The words of deliverance and of direction lead on to a word of destruction. God warns His people that He can and will judge His enemies: “I would soon subdue their enemies and turn my hand against their foes. Those who hate the LORD would cringe toward Him, and their fate would last forever” (vv. 14–15). His people are warned implicitly by this word not to be numbered among those who oppose God.
This psalm is clear that despite all the calls to listen, both in this psalm and throughout her history, Israel has not listened. She has not followed the law of God and she has not kept her worship pure. The people have preferred their own wisdom to that of God: “So I gave them over to their stubborn hearts, to follow their own counsels” (v. 12). These words are particularly ironic in the midst of feasts that remembered and celebrated how God had delivered them from Egypt. Time and again, the people made foolish choices in the wilderness—including actually wanting to return to the bondage of Egypt—rather than listening to the wisdom of their God.
The crisis of Book Three of the Psalter is a crisis provoked by the people’s not listening. Because they have not listened, God has taken away their king, their temple, and their land. But God has not utterly abandoned them. He still declares in this psalm that if they will listen, He will bless them. But is this promise really encouraging? If they have not listened in the past, despite all of God’s mercy and goodness to them, will they ever listen? Ultimately, the Psalter and the whole Bible teach that God must provide a king and substitute who will do for the people what they cannot do for themselves.
Psalm 81 begins with the words, “Sing aloud to God our strength.” God must be the strength of His people when they are weak. He will be their strength when He comes in His Messiah-King.
Jesus is the King who always listened and always did the will of God. Hebrews 10:5–7 quotes Psalm 40:6–8 (a psalm of David) and applies it to Jesus: “Then I said, ‘Behold, I have come to do your will, O God, as it is written of me in the scroll of the book.’” At the transfiguration of Jesus, the Father declared, “This is my beloved Son, with whom I am well pleased” (Matt. 17:5b). The Father in this place also said to Jesus’ disciples, “Listen to him”—that is, listen to the good news that He brings for sinners.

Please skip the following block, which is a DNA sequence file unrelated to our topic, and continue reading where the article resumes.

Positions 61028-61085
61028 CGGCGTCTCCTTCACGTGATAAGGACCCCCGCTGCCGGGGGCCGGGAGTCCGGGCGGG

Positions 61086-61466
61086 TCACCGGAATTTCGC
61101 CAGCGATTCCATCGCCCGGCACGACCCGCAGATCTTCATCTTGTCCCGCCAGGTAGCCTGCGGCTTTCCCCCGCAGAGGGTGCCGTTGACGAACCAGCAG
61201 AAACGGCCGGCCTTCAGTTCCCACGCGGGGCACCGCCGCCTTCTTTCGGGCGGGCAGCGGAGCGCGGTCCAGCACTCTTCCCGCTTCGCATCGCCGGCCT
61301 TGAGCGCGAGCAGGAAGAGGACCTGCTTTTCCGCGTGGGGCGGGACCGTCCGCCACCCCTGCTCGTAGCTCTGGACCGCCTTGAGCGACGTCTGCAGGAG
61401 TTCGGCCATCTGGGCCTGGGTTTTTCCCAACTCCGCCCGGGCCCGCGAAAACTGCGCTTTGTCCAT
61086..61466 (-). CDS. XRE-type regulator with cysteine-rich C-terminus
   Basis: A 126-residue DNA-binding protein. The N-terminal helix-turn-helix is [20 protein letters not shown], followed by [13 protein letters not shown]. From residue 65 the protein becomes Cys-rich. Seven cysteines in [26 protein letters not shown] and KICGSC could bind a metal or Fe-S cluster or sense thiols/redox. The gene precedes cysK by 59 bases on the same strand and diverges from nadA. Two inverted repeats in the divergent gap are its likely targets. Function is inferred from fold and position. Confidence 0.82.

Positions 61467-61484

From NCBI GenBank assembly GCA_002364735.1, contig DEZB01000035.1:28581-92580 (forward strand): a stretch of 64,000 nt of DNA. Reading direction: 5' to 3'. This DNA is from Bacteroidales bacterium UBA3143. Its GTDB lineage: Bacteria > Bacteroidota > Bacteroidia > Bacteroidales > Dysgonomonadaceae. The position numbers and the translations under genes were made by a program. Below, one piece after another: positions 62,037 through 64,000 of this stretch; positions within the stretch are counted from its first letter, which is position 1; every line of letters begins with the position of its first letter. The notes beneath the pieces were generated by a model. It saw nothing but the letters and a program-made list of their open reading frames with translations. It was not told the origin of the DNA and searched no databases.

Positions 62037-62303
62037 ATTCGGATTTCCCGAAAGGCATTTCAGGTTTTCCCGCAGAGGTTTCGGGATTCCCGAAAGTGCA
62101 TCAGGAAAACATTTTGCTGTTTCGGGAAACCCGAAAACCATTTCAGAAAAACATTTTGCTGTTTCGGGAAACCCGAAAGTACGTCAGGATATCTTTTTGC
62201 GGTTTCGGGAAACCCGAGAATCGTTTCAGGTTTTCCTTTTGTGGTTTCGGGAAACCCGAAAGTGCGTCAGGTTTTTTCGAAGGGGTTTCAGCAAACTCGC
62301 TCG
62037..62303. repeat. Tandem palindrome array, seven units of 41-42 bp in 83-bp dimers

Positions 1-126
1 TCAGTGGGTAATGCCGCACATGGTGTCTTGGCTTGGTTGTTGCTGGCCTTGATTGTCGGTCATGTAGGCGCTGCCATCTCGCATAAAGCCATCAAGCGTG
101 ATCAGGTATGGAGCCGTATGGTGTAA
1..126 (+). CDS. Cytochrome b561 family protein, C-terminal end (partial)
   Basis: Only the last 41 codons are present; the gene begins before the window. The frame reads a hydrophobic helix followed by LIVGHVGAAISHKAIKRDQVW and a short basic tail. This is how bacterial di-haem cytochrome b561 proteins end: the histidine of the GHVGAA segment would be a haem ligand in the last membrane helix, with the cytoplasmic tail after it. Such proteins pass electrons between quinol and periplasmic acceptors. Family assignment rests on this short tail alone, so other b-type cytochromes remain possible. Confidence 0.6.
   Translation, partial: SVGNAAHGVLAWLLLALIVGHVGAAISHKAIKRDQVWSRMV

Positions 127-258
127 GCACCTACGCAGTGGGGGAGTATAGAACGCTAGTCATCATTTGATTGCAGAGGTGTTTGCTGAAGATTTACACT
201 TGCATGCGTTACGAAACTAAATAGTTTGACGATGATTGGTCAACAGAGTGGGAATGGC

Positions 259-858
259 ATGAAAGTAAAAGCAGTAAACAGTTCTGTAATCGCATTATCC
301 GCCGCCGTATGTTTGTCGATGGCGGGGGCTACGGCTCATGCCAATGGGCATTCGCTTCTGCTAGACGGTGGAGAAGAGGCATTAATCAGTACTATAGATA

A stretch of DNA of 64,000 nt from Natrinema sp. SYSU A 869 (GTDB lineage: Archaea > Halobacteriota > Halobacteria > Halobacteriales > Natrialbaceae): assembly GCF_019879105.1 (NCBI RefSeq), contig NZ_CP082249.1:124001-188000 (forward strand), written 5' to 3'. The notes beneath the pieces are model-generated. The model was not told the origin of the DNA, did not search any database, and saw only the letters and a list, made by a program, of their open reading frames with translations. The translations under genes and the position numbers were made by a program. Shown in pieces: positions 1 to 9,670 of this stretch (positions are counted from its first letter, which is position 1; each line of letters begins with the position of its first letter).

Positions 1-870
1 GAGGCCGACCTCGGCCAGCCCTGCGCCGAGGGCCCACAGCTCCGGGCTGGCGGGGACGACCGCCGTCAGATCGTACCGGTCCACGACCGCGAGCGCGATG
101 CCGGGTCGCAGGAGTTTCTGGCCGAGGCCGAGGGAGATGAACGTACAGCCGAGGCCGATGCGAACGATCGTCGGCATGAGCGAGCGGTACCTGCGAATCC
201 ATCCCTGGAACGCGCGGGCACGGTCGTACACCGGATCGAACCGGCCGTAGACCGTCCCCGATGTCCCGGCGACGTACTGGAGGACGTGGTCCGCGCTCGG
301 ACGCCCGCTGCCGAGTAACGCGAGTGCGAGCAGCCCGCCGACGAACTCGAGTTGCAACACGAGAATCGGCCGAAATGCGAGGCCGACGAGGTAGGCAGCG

As we see in Psalm 78, Jesus rejected the three temptations of the evil one that Israel had failed to resist. Here in Psalm 81, we again find echoes of those temptations and of the blessings God has promised to those who are faithful to Him. First, God promises to give His people the bread they need: “But he would feed you with the finest of the wheat, and with honey from the rock I would satisfy you” (v. 16). Second, God promises to preserve and protect His people who do not put Him to the test: “In distress you called, and I delivered you; I answered you in the secret place of thunder; I tested you at the waters of Meribah” (v. 7). Third, God promises abundant blessing to those who worship Him alone: “There shall be no strange god among you; you shall not bow down to a foreign god. I am the LORD your God, who brought you up out of the land of Egypt. Open your mouth wide, and I will fill it” (vv. 9–10).
Jesus, the righteous King, keeps the law perfectly for His people and becomes their substitute and sacrifice. He fulfills the Day of Atonement by offering Himself as the full and final sacrifice for His people. Jesus is the solution to the crisis of Book Three. He is the One who listened, obeyed, died, and now ever lives for us.
This excerpt is adapted from Learning to Love the Psalms by W. Robert Godfrey.